Important: when you run the ffplay command, it will show an scary output, and we will get a great windows with the camera feed. This is the PowerShell output:

Happy coding!

Greetings

El Bruno

References

#Coding4Fun – How to control your #drone with 20 lines of code! (6/N)

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Hi!

Today is code time also! And a continuation from my previous sample.

Yesterday I show how to read a static value: the battery. And, when you work with a device like a drone there are other important values to analyze in order to send commands to the drone. Like altitude, position, time of flight etc.

So, based on yesterday sample, I’ll show how to create a simple Python app, that will display the accelerator X value. In the following video you can see the how the value start “static” during the 1st couple of seconds, until I pickup the device and I moved it around.

Important: don’t blame me about the low battery. Playing with the drone drains the battery very fast!

Once again, the code is very straight forward. It runs a loop furing 10 seconds, showing the battery and accelX information.

Just as a reminder, this is the information we get from the drone:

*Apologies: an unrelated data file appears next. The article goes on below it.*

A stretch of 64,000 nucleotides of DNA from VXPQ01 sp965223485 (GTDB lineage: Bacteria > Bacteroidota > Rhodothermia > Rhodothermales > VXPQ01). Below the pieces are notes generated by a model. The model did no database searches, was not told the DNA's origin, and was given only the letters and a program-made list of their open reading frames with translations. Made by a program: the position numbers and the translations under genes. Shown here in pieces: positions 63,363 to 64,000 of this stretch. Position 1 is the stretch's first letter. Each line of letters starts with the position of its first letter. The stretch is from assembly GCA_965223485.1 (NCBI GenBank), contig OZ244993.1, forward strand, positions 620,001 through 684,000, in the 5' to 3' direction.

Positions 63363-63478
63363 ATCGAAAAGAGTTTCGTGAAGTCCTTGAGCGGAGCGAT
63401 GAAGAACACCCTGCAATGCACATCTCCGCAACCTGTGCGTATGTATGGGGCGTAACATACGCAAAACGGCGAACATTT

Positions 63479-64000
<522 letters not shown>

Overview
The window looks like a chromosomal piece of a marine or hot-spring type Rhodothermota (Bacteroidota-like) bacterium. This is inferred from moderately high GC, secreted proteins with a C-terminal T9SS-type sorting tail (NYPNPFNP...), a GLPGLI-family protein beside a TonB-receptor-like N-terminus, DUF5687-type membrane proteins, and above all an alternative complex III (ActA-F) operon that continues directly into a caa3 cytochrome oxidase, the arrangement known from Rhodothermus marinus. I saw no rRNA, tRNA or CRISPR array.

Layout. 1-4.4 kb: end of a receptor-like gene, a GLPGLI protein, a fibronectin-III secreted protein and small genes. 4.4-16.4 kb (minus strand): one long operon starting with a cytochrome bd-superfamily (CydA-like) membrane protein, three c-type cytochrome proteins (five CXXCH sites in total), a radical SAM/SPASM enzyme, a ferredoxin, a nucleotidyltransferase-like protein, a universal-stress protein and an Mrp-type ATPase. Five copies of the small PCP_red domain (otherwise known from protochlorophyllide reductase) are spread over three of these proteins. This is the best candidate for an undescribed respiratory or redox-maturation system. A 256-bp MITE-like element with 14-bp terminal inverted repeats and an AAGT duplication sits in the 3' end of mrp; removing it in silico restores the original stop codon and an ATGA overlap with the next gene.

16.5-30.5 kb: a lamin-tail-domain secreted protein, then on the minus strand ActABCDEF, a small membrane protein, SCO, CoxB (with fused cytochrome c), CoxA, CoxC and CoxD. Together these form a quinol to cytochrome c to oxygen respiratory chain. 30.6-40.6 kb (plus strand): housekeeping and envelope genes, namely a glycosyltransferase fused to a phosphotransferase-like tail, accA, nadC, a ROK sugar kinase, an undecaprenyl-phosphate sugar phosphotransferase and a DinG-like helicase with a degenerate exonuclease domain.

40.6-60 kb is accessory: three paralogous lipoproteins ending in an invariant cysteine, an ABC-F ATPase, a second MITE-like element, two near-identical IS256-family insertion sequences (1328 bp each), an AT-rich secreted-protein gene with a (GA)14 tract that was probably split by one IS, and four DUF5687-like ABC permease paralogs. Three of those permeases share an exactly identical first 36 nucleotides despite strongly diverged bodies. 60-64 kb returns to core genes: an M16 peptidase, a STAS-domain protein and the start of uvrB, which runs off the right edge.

pitch:0;roll:1;yaw:0;vgx:0;vgy:0;vgz:0;templ:79;temph:82;tof:10;h:0;bat:39;baro:50.42;time:0;agx:-8.00;agy:-17.00;agz:-999.00

As you can read, all the information is condensed in a single line and we can split and get:

  • pitch
  • roll
  • yaw
  • vgx
  • vgv
  • vgz
  • templ (temperature low)
  • temph (temperature high)
  • tof (time of flight)
  • h (height)
  • b (battery)
  • baro (barometer)
  • time
  • agx
  • agy
  • agz

Happy coding!

Greetings

El Bruno

References

#Coding4Fun – How to control your #drone with 20 lines of code! (5/N)

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Hi!

Today is code time! In my previous post I share some code to send commands to the drone. Today I’ll show how to read the information from the drone. Before I start, someone asked if my kids are having fun with the drone. A image will be enough to answer this.

Reading drone information

So, as far as I understand, the drone is constantly sending information to the connected client. That’s why we have the following function running all the time in a separate thread:

def receiveData():
    global response
    while True:
        try:
            response, _ = clientSocket.recvfrom(1024)
        except:
            break